Actually, I did end up having to boil some water the other day. I glared at the fire under the pot though, and I can tell you that a watched pot will boil, if it feels you staring at it with menace.

I had originally planned to feature my aunt’s Champagne Pasta Salad that my mom made when she was here last week, but I forgot what she did with the recipe, and seeing that she was in a wreck and all I figured I wouldn’t call and bug her for it.

She’s so high on pain meds anyway, it would probably come out like, “Boil two cups of mayonnaise and put the pasta in the toaster.”

Anyway, I made a pasta salad on Friday with that boiled water, but it wasn’t of the Champagne variety. It was more of a “Clean out the crisper before it all goes bad” sort of pasta salad.

And it was really, really good.

Kitchen Sink Pasta Salad

½ box bowtie pasta
1 box tricolor rotini
1 stalk celery
4 hearts of palm
1 zucchini
2 Roma tomatoes
1 onion
1 small jar marinated artichoke hearts
1 can black olives
6 pepperoncini
1 cup mayonnaise
2 tbsp Dijon mustard
2/3 bottle Italian dressing
Shaved Parmesan
House seasoning (I used Mrs. Dash this time)

Set a large pot of water to boil. Don’t forget the menacing glare.

Finely chop all the veggies, except for maybe the olives.

Boil the pasta til cooked but firm. Drain in a colander and rinse with cold water, set aside.

In a large bowl, whisk together the mayo, mustard and a little bit of the Italian dressing.

Pour the rest of the dressing over the pasta in the colander, distributing evenly.

Toss the veggies in the bowl with the mixed dressings, and coat evenly. Pour the pasta over that, and pull the dressing and veggies up through the middle with a wooden spoon. Be patient, it’ll get mixed.

The resulting salad will look a little bit watery at first, but the pasta will soak up more of the dressing while it chills.

Chill for at least 30 minutes, then season with house seasoning and cover liberally with parmesan.

Ain’t no party like a MonkeyMash party…

In nine days my son will turn two and like all other parents I’m left scratching my head and wondering where that time went.

I brought home a little squeaky thing in the summer of 2010 and I’ve watched him grow into a great kid. He loves his friends and family. He’s affectionate and silly. He enjoys conversation, food and playing – all with contagious gusto.

To celebrate the two years we’ve spent loving him, we decided to throw a combination Fourth of July/Birthday party, timed perfectly with the visit of his MawMaw and cousins. In an effort to keep things on a smaller scale, my husband and I each only invited one friend. Of course, when you add in spouses and children, we still ended up with a house (and yard) full of love and laughter.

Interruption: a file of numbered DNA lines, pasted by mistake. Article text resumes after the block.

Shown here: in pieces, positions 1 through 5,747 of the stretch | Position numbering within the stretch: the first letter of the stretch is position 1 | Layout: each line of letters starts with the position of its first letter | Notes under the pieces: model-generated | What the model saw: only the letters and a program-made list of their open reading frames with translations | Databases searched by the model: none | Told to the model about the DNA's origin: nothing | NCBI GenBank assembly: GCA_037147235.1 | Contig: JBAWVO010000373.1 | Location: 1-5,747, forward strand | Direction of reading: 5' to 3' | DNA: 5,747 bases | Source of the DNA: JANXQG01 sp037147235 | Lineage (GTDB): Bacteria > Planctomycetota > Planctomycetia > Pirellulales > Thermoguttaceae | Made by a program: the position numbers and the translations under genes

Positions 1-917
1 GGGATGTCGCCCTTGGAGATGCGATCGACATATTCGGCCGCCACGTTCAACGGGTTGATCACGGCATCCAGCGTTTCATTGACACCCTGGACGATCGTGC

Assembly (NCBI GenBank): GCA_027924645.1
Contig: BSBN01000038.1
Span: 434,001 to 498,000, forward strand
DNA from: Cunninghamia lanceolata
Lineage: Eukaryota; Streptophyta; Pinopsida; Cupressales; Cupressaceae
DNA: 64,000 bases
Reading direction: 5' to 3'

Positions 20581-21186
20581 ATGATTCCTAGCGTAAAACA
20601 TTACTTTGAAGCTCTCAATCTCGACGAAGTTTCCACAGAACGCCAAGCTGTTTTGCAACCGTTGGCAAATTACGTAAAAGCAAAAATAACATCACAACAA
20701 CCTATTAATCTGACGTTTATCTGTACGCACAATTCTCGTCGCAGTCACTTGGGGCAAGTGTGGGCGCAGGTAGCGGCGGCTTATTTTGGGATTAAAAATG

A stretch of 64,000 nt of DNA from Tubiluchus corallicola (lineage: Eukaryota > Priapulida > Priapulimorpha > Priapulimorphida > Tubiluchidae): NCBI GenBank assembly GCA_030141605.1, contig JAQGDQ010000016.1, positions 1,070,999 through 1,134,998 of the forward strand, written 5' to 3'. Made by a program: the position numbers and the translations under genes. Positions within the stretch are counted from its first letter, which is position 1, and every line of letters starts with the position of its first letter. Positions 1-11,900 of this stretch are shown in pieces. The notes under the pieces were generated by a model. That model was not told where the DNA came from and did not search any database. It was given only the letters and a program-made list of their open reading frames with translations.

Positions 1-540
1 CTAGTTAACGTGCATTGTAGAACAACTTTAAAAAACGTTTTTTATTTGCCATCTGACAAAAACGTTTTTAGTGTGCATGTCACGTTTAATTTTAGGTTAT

My husband manned the grill while the big nephews and I worked on a little science experiment from Pinterest. Supposedly, pouring in juice in a certain order causes the colors to stay separate from each other.

We followed the directions on the Pin and ended up with purple juice. Tasty purple juice, but not the effect we were going for.

It was The Gamer’s idea to change the order of the juices and TADA! It worked! Even the adults wanted the pretty drink, so I got quite skilled in my presentation by the end of the party.

Outside, it was complete soggy insanity as nine kids ranging in age from one to 11 ran through sprinklers and wading pools.

Our poor bubble machine tried in vain to keep up, but the best it could do was sputter a sad little sphere here and there.

As the sun began to set, Monkey’s friends “helped” him open his gifts while sitting at the cute little picnic table his MawMaw sent him. When his Daddy wheeled out his gift from us, a shiny new Radio Flyer tricycle, the gasp from the short crowd was audible.

They helped him onto it and patiently waited for their turns. And oh, the silliness.

Later we did the usual ice cream and cake, then brought out the glow sticks for a mini-rave in the front yard. We tried glow bowling, which is harder than it looks in the dark, and then tromped up the hill to see the fireworks from the amusement park next door.

Monkey loved the fireworks, shouting “BOOM BOOM” with glee each time a new explosion lighted the sky. He’d scream, “Get it! Get it!” and reach out to try to grab the colorful bursts.

When the evening was finally over, we said goodbye to our friends and trudged home. While my husband snuggled with Monkey and waited for him to fall asleep, I chatted with my mom and nephews and helped them prepare for their journey back to Texas.

As the clock ticked its last few minutes before midnight, the house was blessedly silent, save for the occasional blast outside from those last few fireworks people just had to set off.

We slept, exhausted and content.

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More Red White & Two photos here!